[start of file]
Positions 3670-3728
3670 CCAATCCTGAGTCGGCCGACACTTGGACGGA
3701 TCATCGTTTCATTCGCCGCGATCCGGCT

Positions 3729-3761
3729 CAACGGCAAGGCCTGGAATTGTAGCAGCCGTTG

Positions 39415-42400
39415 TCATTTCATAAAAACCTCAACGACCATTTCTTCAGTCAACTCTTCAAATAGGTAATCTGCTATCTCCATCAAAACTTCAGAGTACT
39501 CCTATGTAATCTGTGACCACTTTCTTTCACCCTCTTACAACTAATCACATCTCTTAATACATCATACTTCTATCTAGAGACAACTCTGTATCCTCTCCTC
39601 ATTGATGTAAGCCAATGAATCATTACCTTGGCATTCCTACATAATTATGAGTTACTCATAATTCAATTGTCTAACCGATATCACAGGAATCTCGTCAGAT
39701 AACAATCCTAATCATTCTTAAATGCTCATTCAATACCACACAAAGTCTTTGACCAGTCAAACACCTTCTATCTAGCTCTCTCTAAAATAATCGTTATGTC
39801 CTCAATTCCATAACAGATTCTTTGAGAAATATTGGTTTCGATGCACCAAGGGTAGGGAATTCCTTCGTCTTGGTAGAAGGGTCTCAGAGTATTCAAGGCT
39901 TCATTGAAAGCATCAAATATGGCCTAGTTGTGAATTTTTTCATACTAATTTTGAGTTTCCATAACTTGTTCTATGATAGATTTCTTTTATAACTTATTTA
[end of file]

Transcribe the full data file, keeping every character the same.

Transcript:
Positions 3670-3728
3670 CCAATCCTGAGTCGGCCGACACTTGGACGGA
3701 TCATCGTTTCATTCGCCGCGATCCGGCT

Positions 3729-3761
3729 CAACGGCAAGGCCTGGAATTGTAGCAGCCGTTG

Positions 39415-42400
39415 TCATTTCATAAAAACCTCAACGACCATTTCTTCAGTCAACTCTTCAAATAGGTAATCTGCTATCTCCATCAAAACTTCAGAGTACT
39501 CCTATGTAATCTGTGACCACTTTCTTTCACCCTCTTACAACTAATCACATCTCTTAATACATCATACTTCTATCTAGAGACAACTCTGTATCCTCTCCTC
39601 ATTGATGTAAGCCAATGAATCATTACCTTGGCATTCCTACATAATTATGAGTTACTCATAATTCAATTGTCTAACCGATATCACAGGAATCTCGTCAGAT
39701 AACAATCCTAATCATTCTTAAATGCTCATTCAATACCACACAAAGTCTTTGACCAGTCAAACACCTTCTATCTAGCTCTCTCTAAAATAATCGTTATGTC
39801 CTCAATTCCATAACAGATTCTTTGAGAAATATTGGTTTCGATGCACCAAGGGTAGGGAATTCCTTCGTCTTGGTAGAAGGGTCTCAGAGTATTCAAGGCT
39901 TCATTGAAAGCATCAAATATGGCCTAGTTGTGAATTTTTTCATACTAATTTTGAGTTTCCATAACTTGTTCTATGATAGATTTCTTTTATAACTTATTTA